Nicklaus Its a Different Day

By Golf Channel DigitalMay 27, 2008, 4:00 pm
2007 The Memorial TournamentDUBLIN, Ohio -- Four players were having lunch in the grill room at Muirfield Village when they straightened in their chairs at the sight of Jack Nicklaus, who sat down to join them in conversation.
 
Lucas Glover played for him and Geoff Ogilvy played against him in the last Presidents Cup. Another player at the table was Daniel Chopra, fluent in three languages (Swedish, Hindi and English) yet struggling to comprehend the language spoken by Boo Weekley, who walked by muttering something about having to wear a different hat.
 
Nicklaus was only kidding when he said he saw 20 guys in the grill room and didnt know 10 of them.
 
I love seeing the young guys come along, he said. Young people come along in the game every year, and I think thats great.
 
What he has trouble recognizing at times is the game they play and how they play it.
 
Its a different day, Nicklaus said, a phrase he uttered 21 times in a press conference that lasted just over an hour and covered such topics as the Ryder Cup, mental coaches, player gratitude and yes, technology.
 
So much has changed, not all for the good.
 
Muirfield Village is where Europe won the Ryder Cup for the first time on American soil, with Nicklaus as the U.S. captain. That was the first sign Europe was gaining equal footing, and lately, it has stomped all over the American team.
 
I dont understand it, frankly, said Nicklaus, who designed the Muirfield course.
 
Its a curious trend, especially considering that the United States has not lost in the Presidents Cup in 10 years. It made Nicklaus wonder if Ryder Cup captains are taking their jobs too seriously. He mentioned the number of assistant captains brought to the matches, and alluded to Tom Lehman taking his team to Ireland a month before the Ryder Cup to practice.
 
To take a whole team over to go play a practice round a month before an event? he said. You give me Tiger Woods and Phil Mickelson and Jim Furyk, who are basically Nos. 1-2-3 in the world on our team. And they just finished playing all the major championships in the world, and they all are working their tail off. And you say, OK, guys, now were going to do something important. Give me a break.
 
Get out of the way and let them go play, he said. Thats sort of my feeling.
 
If theres too much baby-sitting going on, its not restricted to the Ryder Cup.
 
Nicklaus often recalls his practice sessions with teacher Jack Grout at the start of the season, to knock off the rust and make sure his fundamentals were in order. He might have seen Grout a few more times during the year, but not much more. As for sports psychologists? Nicklaus saw them as often as a seven-figure paycheck.
 
Ive never known one during the time when we played, he said.
 
Nicklaus learned from his father how to run his own life. Grout taught him to play golf and understand his swing so he could correct his mistakes and learn how to prepare on his own.
 
And the one thing is that Jack Grout, never one time in all the years that he worked with me, did he ever step on a practice tee at a tournament. Not once, Nicklaus said. When youre a young guy and you come out and you see all the guys out there all have coaches, and you say, Well, Ive got to get that, too. As I say, its a different day.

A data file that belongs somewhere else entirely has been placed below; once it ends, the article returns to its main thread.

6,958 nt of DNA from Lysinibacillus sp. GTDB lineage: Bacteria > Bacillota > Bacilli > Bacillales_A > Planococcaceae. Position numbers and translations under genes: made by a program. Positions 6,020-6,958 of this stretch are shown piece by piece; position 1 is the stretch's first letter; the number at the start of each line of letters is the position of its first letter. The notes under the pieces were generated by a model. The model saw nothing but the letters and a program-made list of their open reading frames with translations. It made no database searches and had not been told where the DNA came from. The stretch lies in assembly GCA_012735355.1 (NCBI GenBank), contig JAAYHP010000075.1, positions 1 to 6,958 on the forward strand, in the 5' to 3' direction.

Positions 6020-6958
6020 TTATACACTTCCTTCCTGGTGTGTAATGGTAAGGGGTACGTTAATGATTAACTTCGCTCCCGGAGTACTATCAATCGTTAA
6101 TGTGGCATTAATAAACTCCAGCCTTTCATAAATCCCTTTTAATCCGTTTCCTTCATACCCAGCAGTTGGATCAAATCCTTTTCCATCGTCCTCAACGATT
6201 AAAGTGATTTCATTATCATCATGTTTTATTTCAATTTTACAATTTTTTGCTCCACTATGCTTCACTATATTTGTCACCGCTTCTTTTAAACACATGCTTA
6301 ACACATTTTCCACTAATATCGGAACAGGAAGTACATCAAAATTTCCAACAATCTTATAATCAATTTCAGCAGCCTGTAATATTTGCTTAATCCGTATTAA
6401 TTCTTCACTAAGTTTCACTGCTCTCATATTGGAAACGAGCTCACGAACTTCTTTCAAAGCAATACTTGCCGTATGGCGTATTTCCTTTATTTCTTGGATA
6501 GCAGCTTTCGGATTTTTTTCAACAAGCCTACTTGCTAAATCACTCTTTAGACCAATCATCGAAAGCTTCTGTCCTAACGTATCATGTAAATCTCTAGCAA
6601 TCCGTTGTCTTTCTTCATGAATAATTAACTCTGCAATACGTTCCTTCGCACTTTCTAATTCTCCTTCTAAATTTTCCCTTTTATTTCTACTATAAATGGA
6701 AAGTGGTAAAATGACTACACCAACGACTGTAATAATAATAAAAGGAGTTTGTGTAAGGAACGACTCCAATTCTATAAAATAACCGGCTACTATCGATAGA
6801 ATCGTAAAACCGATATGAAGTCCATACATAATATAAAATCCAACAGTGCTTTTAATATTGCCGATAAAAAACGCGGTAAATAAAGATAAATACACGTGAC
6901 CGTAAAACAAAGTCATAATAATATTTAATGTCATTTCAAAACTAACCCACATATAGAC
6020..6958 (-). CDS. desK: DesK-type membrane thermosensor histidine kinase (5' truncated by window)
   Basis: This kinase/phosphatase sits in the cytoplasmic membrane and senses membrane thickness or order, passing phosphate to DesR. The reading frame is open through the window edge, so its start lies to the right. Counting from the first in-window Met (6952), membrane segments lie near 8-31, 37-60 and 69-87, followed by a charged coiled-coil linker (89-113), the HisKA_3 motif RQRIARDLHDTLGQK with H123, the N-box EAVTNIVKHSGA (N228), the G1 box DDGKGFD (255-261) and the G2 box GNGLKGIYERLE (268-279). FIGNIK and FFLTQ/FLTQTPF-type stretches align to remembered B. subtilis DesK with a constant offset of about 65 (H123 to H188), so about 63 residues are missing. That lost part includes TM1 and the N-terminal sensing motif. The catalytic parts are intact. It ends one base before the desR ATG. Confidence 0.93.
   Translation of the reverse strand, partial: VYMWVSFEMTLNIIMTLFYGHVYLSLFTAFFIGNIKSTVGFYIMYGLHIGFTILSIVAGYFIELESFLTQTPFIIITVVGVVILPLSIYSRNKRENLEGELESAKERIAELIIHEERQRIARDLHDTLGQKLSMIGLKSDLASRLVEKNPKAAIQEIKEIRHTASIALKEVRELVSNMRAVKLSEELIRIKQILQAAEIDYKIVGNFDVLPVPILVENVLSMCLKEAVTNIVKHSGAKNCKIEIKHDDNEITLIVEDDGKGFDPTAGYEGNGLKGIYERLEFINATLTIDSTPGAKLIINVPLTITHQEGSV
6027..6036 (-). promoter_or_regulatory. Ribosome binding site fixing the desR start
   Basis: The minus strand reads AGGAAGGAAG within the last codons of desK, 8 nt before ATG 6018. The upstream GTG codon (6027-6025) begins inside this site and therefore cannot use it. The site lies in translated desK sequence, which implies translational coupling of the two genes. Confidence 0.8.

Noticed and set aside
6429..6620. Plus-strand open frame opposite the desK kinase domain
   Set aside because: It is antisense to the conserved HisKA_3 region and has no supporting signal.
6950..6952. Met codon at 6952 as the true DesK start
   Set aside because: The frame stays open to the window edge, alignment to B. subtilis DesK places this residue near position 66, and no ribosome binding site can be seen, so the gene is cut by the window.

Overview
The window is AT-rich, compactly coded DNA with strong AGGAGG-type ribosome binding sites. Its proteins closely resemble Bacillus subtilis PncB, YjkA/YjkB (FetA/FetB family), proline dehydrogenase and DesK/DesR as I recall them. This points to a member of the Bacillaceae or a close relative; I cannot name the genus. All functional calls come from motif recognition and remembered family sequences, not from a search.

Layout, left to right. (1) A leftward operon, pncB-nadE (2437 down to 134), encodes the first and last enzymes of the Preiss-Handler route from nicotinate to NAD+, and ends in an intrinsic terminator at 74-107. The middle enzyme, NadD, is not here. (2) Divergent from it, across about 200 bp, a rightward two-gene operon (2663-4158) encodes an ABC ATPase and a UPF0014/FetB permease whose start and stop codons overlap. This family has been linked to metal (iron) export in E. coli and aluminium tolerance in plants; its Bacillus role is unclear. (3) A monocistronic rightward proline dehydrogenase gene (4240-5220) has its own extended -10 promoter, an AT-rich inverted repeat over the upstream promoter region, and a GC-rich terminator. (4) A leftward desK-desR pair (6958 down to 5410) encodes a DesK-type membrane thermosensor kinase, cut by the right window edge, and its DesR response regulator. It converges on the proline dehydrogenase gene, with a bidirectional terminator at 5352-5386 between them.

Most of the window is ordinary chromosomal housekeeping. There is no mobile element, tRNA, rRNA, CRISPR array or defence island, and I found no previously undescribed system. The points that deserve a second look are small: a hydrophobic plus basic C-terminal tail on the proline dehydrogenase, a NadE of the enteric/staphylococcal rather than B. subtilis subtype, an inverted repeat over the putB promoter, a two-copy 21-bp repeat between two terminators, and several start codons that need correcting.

Perhaps the most troubling for Nicklaus is communication skills.
 
Nicklaus was asked if Tiger Woods ever called him personally when he decided not to play the Memorial because of soreness in his left knee from surgery in April.
 
Its a different day and age today, guys, he said. Its all through agents.
 
He did appreciate Mark Steinberg at IMG calling him twice over the last few months to report on Woods progress, and twice more leading up to the decision Friday.
 
But that got Nicklaus thinking about the way it used to be. Arnold Palmer was a rival, but he also was a mentor to Nicklaus, and the King once told the Bear that he almost always wrote sponsors a note of thanks for putting on the tournament.
 
So every tournament I ever played in, I always dropped the sponsor a note, Nicklaus said.
 
Then he paused, reflecting on his role as the tournament host at the Memorial.
 
We get one or two, Nicklaus said. Im not saying that of everybody. We do get one or two. But not very many.
 
Rarer still are notes of regrets, and there are plenty of opportunities this year. Adam Scott changed his mind about playing, a surprise to tournament officials Friday. Steve Stricker and Anthony Kim were among five players who withdrew Tuesday. Woods isnt here for the second time in three years. Vijay Singh pulled out with an injury.
 
Guys just dont communicate anymore, Nicklaus said. Every once in a while, I might get something. But I dont think I ever had a note from anybody when theyre going to leave the Memorial Tournament or not going to play or something that wrote and said, Jack, Im sorry. I had a problem, I cant be here.
 
Someone suggested that most players use text messages.
 
I think thats a cop-out, Nicklaus said.
 
Does he worry about manners?
 
Its a different day, he said.
 
Nicklaus finds it irrelevant trying to compare this generation of titanium and solid-core balls against his generation of wooden drivers and balatas, against previous generations of hickory shafts and gutta percha.
 
Its a different day, but one thing hasnt changed. And this brings some energy to his voice.
 
If I would have grown up in this age, I would have loved this age just as much as the age I grew up in, he said. I think the guys today love playing the game. I think they love playing.
 
Thats not all bad.
 
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    Cabreras win PNC Father/Son Challenge

    By Associated PressDecember 17, 2017, 11:36 pm

    ORLANDO, Fla. - Angel Cabrera and Angel Cabrera Jr. closed with a 12-under 60 for a three-shot victory in their debut at the PNC Father/Son Challenge.

    The Cabreras opened with a 59 at The Ritz-Carlton Golf Club and were challenged briefly by the defending champions, David Duval and Nick Karavites, in the scramble format Sunday. The Argentines went out in 30, and they had a two-shot lead with Cabrera's son came within an inch of chipping in for eagle on the final hole.